In the spirit world time does not exist. Everything happens simultaneously. The striking of midnight, signifying the changing of the years, is inconsequential.
So as I sit here thinking about how with each year passing I move further and further away from the time I spent with Jesi on this earth I know that in some respects, time is irrelevant. One day I will join with her again in the spirit world and it will be as if it were yesterday we last met.
Yet we develop rituals, traditions to mark time. And since Jesi has passed to a timeless dimension our family has adopted a number of new ways of ‘celebrating’ or remembering the time she spent with us on earth.
At first I chided myself for all the new and exciting events we planned.
…That first Christmas when we made that extra special attempt to be merry. We drove into Boston’s North End to eat Italian food at Strega before walking down to the harbor and Faneuil Hall and Quincy Markets to look at the Christmas tree and lights. We carried Jesi in our hearts and placed her prayer card on the table as we ate. We never forget she is absent. We are always aware she is present. Never quite enough. … Why didn’t we ever do this when Jesi was with us? I questioned. …There was one easy answer. Alan and I are divorced and divorced families don’t usually do that sort of thing. Even if they celebrate holidays together, they don’t go out to dine, to shows, on vacations.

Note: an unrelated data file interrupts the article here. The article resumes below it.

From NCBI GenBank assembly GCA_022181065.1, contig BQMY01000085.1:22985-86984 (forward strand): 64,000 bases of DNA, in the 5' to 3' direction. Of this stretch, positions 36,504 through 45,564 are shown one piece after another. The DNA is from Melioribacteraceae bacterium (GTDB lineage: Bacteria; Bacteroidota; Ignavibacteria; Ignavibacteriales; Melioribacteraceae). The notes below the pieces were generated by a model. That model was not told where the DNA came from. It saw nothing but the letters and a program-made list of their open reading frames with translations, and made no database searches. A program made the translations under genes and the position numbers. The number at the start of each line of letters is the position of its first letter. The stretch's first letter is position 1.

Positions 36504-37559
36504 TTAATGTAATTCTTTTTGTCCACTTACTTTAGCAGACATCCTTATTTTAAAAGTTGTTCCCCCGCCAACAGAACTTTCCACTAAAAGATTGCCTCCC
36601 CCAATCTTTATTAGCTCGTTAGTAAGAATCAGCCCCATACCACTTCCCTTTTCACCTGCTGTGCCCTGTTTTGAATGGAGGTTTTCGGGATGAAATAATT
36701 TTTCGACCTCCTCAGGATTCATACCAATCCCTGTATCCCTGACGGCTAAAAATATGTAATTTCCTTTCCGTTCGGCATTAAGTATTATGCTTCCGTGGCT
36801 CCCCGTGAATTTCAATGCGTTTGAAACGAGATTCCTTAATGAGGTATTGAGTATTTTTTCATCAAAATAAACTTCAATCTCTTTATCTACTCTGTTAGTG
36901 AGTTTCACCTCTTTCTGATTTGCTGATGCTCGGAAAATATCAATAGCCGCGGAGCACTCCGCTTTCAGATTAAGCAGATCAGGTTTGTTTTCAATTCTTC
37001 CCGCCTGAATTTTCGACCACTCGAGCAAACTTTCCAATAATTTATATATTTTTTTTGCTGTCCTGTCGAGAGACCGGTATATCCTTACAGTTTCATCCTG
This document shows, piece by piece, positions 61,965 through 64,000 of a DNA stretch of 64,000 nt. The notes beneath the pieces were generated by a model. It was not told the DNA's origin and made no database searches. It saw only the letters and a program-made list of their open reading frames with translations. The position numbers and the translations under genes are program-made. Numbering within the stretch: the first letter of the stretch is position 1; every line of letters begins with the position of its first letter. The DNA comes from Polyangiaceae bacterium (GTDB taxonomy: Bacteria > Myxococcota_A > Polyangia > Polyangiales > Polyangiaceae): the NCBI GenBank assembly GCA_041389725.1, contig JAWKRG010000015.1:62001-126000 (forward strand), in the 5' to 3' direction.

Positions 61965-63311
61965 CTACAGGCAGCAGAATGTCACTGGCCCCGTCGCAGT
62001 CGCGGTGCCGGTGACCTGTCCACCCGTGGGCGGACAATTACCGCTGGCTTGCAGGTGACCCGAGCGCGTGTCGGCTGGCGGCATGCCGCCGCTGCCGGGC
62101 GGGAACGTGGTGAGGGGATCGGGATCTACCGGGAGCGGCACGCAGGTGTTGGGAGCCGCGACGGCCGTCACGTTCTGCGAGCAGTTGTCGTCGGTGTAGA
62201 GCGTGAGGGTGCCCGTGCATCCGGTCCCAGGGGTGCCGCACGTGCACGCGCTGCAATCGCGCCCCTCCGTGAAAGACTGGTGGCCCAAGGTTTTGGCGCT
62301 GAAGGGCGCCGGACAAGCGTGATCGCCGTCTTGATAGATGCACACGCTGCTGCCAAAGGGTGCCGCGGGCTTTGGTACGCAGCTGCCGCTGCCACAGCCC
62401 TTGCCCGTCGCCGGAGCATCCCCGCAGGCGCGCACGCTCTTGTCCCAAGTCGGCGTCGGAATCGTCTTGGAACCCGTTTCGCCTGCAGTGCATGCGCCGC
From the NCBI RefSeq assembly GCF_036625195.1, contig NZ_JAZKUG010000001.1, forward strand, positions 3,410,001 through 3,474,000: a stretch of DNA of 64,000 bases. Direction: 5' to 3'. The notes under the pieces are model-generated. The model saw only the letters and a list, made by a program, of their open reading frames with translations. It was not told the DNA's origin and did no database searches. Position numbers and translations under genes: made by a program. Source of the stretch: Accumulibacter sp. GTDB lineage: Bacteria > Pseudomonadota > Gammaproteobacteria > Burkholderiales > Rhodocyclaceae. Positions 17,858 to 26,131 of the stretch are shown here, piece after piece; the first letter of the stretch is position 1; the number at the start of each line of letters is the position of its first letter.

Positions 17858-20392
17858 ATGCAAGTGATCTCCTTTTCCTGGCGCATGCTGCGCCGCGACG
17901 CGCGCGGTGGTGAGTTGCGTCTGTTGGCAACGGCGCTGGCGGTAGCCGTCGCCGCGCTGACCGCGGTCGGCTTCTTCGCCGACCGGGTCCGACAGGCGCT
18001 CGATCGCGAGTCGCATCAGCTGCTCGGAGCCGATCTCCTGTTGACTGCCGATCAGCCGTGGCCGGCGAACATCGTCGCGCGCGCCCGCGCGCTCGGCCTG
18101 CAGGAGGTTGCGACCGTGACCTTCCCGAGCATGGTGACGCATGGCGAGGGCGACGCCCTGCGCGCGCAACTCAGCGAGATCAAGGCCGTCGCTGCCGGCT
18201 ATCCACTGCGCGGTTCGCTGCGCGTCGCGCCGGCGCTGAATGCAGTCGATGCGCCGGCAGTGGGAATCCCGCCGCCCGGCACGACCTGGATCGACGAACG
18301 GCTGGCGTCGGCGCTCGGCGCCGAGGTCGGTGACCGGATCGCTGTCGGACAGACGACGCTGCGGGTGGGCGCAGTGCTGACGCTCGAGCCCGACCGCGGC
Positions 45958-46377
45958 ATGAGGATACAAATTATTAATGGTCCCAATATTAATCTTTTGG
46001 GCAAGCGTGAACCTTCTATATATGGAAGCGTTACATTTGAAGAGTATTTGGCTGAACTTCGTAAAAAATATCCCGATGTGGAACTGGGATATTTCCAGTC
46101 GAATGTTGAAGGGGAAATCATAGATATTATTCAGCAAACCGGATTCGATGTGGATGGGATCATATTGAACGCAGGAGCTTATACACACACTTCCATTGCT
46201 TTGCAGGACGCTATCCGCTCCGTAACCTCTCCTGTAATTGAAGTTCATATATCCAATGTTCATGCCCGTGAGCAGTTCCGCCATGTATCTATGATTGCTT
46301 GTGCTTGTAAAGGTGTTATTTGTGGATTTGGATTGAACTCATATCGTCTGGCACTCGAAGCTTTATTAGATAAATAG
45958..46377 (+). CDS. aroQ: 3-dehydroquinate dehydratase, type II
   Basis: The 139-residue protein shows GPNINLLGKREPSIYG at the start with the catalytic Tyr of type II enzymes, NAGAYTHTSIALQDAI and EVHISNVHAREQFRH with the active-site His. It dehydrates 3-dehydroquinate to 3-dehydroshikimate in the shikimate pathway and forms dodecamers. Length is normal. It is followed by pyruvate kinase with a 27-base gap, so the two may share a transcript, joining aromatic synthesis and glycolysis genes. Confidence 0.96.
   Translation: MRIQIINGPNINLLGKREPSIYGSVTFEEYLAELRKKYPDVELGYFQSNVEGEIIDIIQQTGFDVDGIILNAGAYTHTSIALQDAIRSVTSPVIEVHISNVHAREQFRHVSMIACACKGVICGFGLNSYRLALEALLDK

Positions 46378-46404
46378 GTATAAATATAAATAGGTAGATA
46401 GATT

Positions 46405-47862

But the real reason we were making that extra effort was because we were trying to fill the hole that Jesi left in our lives.
Since Jesi passed and even before, when she was ill, we started doing all sorts of those ‘don’t do’s’. I used to feel weird about them. But now I’ve stopped questioning all those things. I’ve also let go of some of the sadness that Jesi is not here to enjoy them with us physically. She is free in the spirit world. Her ‘life’ there is better than I could imagine. And sometimes when I am anxious or alone I remember that I have an angel, a special guardian on the other side watching over me. She watches over all of us. I know that. And that is a rare gift we have.
Christmas 2016 we carried on our new found tradition with one addition. My sister and her family from Australia traveled to Boston to experience their first winter Christmas and joined us at Strega. Again we placed Jesi’s prayer card in the center of the table. The crescendo of voices and conversation rose above it. Four young adults joking, four older adults laughing. No one spoke of Jesi until after the meal when Kari approached me and confided she missed her. Jesi had been in my thoughts too. Sometimes in is difficult for company, with the passage of earth time, to remember. Not a day goes past that I don’t think of Jesi and I suspect I am not the only one in that boat though.